Congressional control in question 1 day after US midterms
Nov 10, 2022 - 12:44 AM
WASHINGTON (AA) – The question of who will claim control of either chamber of Congress remains very much open Wednesday, one day after millions of voters cast ballots nationwide in the US’ midterm elections.
Currently, Democrats have flipped a key Senate seat in the state of Pennsylvania as they seek to claim an outright majority in the chamber, but with four races yet to be called by The Associated Press it is anyone’s guess as to which party will win the majority.
The Pennsylvania seat had been tightly contested between victorious Lieutenant Governor John Fetterman and Republican celebrity doctor Mehmet Oz, but Fetterman claimed victory early Wednesday. Oz conceded hours later.
Critical races in Arizona, Georgia, Nevada and Wisconsin have yet to be called.
Democrats need 50 seats to claim a majority thanks to Vice President Kamala Harris, while Republicans would need 51 since their party does not currently hold the White House.
An American vice president serves as president of the Senate and is able to cast tie-breaking votes. Senate tradition has held that control of the chamber in an evenly-split body goes to the party that controls the White House.
It is unclear when the remaining races will be called, and it is possible the Republican and Democratic candidates in Georgia could head to a run-off if neither is able to pass a 50% threshold. A December run-off pitting Senator Raphael Warnock against Republican challenger Hershel Walker is becoming increasingly likely in the southern state.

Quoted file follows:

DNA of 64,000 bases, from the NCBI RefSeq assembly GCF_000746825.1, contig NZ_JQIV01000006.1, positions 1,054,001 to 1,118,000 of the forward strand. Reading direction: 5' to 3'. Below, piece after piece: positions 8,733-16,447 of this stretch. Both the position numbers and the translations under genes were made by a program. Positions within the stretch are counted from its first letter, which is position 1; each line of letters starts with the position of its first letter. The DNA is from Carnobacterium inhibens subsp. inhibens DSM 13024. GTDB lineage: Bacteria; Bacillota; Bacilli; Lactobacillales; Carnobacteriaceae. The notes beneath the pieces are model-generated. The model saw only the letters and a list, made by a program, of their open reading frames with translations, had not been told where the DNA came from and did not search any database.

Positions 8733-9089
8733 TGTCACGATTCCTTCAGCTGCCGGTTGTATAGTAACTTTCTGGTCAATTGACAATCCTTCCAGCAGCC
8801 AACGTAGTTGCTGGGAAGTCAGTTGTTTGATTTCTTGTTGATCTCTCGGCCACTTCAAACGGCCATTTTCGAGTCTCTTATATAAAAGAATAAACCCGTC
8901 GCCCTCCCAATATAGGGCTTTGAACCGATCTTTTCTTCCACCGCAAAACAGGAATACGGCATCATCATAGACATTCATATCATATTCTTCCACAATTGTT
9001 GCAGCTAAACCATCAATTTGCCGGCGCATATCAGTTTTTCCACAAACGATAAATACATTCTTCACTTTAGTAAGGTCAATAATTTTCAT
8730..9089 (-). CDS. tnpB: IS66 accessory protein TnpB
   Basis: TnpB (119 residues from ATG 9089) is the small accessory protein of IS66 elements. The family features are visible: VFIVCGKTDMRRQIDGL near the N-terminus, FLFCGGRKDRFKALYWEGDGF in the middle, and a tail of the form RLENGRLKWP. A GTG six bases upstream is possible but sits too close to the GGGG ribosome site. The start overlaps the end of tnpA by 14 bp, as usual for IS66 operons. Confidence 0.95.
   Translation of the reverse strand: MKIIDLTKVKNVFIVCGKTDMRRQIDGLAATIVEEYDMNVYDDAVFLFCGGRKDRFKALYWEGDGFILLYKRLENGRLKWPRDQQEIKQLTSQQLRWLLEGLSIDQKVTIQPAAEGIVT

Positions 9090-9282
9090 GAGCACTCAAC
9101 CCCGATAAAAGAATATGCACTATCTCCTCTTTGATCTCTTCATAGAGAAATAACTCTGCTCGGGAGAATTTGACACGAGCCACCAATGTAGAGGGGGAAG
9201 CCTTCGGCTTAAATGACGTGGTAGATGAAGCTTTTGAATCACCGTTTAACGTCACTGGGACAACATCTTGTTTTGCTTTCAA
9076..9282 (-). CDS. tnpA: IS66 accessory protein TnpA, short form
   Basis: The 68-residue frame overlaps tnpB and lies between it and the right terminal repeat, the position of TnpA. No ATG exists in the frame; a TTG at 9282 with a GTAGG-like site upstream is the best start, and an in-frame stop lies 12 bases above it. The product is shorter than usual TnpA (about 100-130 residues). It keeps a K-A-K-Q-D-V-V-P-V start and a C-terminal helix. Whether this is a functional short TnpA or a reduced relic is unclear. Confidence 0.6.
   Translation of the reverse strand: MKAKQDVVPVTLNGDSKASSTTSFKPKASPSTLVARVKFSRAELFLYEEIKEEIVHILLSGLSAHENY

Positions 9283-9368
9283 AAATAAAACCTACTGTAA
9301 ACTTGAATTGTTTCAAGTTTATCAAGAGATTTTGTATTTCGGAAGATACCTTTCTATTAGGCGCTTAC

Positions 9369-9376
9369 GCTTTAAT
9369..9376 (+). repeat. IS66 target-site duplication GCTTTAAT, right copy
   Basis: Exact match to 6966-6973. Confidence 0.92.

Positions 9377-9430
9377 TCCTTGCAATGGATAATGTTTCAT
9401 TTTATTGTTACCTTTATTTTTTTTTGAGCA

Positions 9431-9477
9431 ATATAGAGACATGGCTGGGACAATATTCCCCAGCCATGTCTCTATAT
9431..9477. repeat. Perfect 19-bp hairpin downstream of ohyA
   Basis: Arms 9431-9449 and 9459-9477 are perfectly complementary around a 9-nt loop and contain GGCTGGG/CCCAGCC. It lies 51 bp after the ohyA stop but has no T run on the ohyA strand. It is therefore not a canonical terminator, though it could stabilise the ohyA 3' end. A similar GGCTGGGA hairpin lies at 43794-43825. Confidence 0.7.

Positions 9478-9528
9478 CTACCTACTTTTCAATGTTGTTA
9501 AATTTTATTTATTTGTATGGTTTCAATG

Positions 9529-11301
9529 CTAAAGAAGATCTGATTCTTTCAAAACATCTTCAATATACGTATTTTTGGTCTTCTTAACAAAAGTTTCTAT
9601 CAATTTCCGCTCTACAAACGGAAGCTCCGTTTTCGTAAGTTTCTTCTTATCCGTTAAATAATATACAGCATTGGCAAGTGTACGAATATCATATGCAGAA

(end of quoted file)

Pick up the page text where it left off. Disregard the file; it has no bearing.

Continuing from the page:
With more than 95% of the vote counted, Warnock holds a razor-thin edge against Walker that stands at less than 1%. The senator currently holds about 49.4% of the vote to Walker’s 48.5%. A Libertarian candidate holds just over 2%.
Full results could take days to process in outstanding states.
Republicans have been forecast to win 199 of the 435 seats in contest in the House of Representatives. Democrats, meanwhile, have won 174, according to The AP. Either party needs to claim 218 seats to win a majority.
In addition to all 435 House seats, there are 35 seats in the Senate that are up for grabs in the 100-member chamber as well. The vast majority of contested Senate seats, 21, were held by Republicans this election cycle. One-third of all seats in the chamber go up for election every six years, while all House seats are contested every two years.
If Republicans win the House, as is likely, President Joe Biden’s legislative agenda will be almost certainly stopped in its tracks, facing an uncooperative Republican-dominated body.
If Republicans also take control of the Senate, Republicans could also block or slow down many of Biden’s appointments to key administration positions, as well as federal judges, who enjoy lifetime appointments, helping to shape public life for decades.